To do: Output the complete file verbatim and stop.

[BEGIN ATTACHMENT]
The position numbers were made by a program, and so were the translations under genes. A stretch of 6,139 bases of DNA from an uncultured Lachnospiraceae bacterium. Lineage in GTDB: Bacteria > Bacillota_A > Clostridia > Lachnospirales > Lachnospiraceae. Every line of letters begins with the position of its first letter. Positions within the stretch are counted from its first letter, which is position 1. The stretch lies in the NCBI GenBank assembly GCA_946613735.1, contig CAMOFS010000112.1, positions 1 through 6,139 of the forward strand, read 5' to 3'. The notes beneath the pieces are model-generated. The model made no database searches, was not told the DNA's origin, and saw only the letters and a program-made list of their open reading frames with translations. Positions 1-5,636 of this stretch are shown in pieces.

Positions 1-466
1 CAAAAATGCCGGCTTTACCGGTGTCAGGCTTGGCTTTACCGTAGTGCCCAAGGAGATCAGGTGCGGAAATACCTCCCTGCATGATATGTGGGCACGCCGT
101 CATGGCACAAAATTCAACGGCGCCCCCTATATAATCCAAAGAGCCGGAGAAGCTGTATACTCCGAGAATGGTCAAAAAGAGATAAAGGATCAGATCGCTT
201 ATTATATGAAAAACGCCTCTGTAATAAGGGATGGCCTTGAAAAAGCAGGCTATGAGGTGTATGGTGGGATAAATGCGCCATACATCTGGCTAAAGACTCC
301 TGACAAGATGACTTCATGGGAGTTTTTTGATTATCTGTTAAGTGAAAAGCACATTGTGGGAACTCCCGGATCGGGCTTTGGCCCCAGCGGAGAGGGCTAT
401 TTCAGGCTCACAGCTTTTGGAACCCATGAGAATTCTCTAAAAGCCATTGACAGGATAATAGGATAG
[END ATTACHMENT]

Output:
The position numbers were made by a program, and so were the translations under genes. A stretch of 6,139 bases of DNA from an uncultured Lachnospiraceae bacterium. Lineage in GTDB: Bacteria > Bacillota_A > Clostridia > Lachnospirales > Lachnospiraceae. Every line of letters begins with the position of its first letter. Positions within the stretch are counted from its first letter, which is position 1. The stretch lies in the NCBI GenBank assembly GCA_946613735.1, contig CAMOFS010000112.1, positions 1 through 6,139 of the forward strand, read 5' to 3'. The notes beneath the pieces are model-generated. The model made no database searches, was not told the DNA's origin, and saw only the letters and a program-made list of their open reading frames with translations. Positions 1-5,636 of this stretch are shown in pieces.

Positions 1-466
1 CAAAAATGCCGGCTTTACCGGTGTCAGGCTTGGCTTTACCGTAGTGCCCAAGGAGATCAGGTGCGGAAATACCTCCCTGCATGATATGTGGGCACGCCGT
101 CATGGCACAAAATTCAACGGCGCCCCCTATATAATCCAAAGAGCCGGAGAAGCTGTATACTCCGAGAATGGTCAAAAAGAGATAAAGGATCAGATCGCTT
201 ATTATATGAAAAACGCCTCTGTAATAAGGGATGGCCTTGAAAAAGCAGGCTATGAGGTGTATGGTGGGATAAATGCGCCATACATCTGGCTAAAGACTCC
301 TGACAAGATGACTTCATGGGAGTTTTTTGATTATCTGTTAAGTGAAAAGCACATTGTGGGAACTCCCGGATCGGGCTTTGGCCCCAGCGGAGAGGGCTAT
401 TTCAGGCTCACAGCTTTTGGAACCCATGAGAATTCTCTAAAAGCCATTGACAGGATAATAGGATAG